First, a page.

What Is Cosmetic Blepharoplasty?

Cosmetic eyelid surgery is a surgical procedure that is not medically necessary and is performed solely to improve your appearance.

Unfortunately, your upper and sometimes lower eyelids may become droopy or baggy as part of the aging process. Your eyebrows also may sag or droop as a part of the same process.

The eyelid skin stretches, muscles weaken and fat pockets become more prominent as they bulge. This may be a hereditary condition that runs in your family.

Cosmetically, such conditions may detract from the overall attractiveness of your eyes and face and cause a tired or older appearance.

When Is Functional Blepharoplasty Needed?

A functional blepharoplasty (in contrast to a cosmetic blepharoplasty) is eyelid surgery performed for medical reasons.

In most cases, a functional eye lift is performed to remove loose skin from the upper eyelid if it droops low enough to impair your vision for driving or other visual tasks.

Another functional problem is difficulty wearing glasses or contact lenses, whether from baggy upper or lower eyelids.

Other medical conditions that may require functional eyelid surgery include:

  • Irritation from excess folds of eyelid skin rubbing together.
  • Forehead discomfort from overused muscles that strain to lift sagging skin in the eyelid area.

Ptosis and Eyelid Surgery

Ptosis (TOE-sis) is the medical term for drooping of the upper eyelid — a condition that may affect one or both eyes. Ptosis that is present since birth is called congenital ptosis. Droopy eyelids, in general, occur when the edge of the upper eyelid (eyelid margin) falls from its normal position.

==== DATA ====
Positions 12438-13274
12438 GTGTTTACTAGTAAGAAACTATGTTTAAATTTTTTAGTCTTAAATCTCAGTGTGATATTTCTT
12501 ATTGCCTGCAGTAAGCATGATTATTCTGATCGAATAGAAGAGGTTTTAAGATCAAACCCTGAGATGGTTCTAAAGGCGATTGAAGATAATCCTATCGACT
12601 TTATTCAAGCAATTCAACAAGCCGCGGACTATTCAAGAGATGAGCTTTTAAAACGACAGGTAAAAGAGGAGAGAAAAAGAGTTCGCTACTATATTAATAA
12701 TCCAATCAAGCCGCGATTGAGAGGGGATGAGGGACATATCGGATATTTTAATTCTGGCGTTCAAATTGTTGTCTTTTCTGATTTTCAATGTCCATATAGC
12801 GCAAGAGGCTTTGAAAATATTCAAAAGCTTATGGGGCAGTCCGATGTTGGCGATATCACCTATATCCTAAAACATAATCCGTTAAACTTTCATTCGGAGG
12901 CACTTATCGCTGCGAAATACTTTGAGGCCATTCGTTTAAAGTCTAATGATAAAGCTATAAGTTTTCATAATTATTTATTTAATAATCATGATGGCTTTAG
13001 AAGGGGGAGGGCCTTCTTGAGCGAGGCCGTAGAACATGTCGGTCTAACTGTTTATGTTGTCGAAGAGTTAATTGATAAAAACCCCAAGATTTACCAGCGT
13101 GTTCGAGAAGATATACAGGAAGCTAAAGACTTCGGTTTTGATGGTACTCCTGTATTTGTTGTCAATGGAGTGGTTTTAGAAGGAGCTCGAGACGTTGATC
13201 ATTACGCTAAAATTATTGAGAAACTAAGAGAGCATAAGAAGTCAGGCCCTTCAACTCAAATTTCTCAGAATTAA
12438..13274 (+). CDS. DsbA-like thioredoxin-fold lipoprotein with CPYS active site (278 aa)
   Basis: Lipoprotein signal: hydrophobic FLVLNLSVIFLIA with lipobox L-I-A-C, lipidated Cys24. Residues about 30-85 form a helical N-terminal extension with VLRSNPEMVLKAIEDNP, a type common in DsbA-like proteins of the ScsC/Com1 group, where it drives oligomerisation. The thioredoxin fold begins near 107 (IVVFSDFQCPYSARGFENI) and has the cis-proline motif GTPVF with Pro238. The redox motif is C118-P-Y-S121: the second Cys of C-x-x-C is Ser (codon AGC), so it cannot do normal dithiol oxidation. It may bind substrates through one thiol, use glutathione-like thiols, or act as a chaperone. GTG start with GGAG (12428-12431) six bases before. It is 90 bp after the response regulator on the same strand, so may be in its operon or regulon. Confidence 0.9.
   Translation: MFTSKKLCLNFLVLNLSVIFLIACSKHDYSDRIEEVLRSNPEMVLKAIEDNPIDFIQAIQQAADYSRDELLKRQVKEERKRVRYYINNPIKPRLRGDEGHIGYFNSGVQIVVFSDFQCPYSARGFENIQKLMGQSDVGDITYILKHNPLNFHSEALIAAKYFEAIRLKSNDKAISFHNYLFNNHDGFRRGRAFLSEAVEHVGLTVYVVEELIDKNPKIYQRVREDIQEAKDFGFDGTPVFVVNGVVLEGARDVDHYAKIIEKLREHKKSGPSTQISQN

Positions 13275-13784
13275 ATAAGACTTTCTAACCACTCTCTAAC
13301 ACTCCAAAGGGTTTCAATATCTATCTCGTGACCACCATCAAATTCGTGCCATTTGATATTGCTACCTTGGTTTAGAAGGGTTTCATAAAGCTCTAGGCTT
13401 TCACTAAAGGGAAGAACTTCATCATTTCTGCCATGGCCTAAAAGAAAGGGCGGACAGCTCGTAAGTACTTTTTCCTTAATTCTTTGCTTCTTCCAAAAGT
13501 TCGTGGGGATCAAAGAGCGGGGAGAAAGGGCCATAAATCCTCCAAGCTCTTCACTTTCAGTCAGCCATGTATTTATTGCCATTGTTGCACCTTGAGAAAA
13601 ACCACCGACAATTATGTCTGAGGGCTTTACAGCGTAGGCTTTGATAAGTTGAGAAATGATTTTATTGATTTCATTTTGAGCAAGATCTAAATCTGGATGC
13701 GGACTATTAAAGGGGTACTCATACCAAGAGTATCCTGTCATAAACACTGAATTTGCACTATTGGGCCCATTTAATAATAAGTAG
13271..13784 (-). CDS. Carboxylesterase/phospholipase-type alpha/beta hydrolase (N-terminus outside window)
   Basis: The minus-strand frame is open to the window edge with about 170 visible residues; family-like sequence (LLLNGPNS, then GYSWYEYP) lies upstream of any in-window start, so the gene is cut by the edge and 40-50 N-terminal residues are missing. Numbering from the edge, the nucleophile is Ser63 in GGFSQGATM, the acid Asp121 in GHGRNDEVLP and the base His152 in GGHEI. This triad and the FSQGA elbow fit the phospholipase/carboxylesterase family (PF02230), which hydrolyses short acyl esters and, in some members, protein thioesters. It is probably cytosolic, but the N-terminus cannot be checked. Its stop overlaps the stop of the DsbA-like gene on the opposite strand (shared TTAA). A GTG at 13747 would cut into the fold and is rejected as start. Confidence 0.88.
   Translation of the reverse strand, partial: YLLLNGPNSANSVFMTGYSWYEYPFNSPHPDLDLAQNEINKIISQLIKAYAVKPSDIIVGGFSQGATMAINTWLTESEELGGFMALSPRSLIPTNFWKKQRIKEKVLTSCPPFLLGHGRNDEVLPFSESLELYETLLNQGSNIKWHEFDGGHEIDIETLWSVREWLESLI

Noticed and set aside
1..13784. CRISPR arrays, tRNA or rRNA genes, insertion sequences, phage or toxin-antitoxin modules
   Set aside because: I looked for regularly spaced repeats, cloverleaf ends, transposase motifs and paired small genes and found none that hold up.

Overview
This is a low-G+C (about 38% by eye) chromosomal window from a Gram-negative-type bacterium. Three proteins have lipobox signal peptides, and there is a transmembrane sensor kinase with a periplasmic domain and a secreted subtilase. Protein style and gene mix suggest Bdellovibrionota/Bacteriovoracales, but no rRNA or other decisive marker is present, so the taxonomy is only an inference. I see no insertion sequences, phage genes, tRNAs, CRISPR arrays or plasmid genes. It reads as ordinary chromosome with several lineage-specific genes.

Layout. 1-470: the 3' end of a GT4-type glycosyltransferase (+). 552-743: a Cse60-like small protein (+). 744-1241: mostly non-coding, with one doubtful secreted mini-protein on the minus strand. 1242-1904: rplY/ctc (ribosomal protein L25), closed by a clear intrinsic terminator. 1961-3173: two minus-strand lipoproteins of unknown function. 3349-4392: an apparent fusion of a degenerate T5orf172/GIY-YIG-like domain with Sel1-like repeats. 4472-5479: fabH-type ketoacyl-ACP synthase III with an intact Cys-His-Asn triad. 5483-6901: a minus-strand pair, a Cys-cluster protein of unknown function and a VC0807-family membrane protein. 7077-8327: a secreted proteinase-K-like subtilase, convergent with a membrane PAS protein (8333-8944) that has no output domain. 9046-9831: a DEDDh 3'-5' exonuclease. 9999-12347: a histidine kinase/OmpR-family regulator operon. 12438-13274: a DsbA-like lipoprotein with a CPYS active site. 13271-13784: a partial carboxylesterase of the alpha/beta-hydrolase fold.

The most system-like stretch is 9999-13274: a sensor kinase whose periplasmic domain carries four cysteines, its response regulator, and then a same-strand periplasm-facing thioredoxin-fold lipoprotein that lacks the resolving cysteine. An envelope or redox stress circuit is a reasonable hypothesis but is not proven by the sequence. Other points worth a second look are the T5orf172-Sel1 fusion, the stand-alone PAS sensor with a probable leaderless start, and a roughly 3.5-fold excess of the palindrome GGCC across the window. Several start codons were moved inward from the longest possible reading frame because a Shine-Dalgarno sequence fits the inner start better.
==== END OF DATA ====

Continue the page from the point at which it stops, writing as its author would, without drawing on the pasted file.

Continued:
When the edge of the eyelid falls too low and covers part of the pupil, it can block the upper part of your vision. In most cases, a drooping upper eyelid results from the aging of previously normal structures.

Typically, the tendon of the muscle responsible for lifting the eyelid stretches and the eyelid falls. Surgical correction of a drooping upper eyelid involves repairing the stretched tendon.

Who Are the Best Candidates for Eyelid Surgery?

If you aren’t sure that you are a candidate for blepharoplasty, schedule an appointment with your eye doctor, who can evaluate you for any medical problems related to your eyelids.

If you don’t have a medical reason for a blepharoplasty procedure, you can discuss with your eye doctor any concerns or interest you might have regarding cosmetic eyelid surgery.

You might consider blepharoplasty if you have excessive drooping and sagging of skin around eyes, which often is due to normal aging. Sagging skin also can be exaggerated when you have other conditions such as puffy eyes caused by eye allergies or edema.

EYELID SURGERY BY AGE (2015)

Eyelid surgery by age (2015)

If you are interested in blepharoplasty strictly for cosmetic reasons, then your doctor likely will advise you to keep expectations realistic. While cosmetic procedures can sometimes dramatically improve appearance, they are not the ultimate Fountain of Youth.